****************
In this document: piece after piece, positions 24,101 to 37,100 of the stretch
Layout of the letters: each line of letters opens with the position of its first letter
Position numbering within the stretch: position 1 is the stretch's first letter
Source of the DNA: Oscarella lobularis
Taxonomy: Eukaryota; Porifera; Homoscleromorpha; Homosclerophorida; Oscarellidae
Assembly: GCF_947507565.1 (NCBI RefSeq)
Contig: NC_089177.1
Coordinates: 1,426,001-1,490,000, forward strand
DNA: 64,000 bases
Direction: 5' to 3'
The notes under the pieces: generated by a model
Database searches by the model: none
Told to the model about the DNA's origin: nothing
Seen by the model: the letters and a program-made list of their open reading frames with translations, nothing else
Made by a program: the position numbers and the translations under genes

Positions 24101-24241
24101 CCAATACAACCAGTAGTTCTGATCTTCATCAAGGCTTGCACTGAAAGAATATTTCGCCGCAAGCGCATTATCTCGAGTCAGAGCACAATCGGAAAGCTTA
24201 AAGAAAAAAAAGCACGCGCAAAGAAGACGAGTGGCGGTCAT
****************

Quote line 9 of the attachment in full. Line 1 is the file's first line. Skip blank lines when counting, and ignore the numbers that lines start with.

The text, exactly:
DNA: 64,000 bases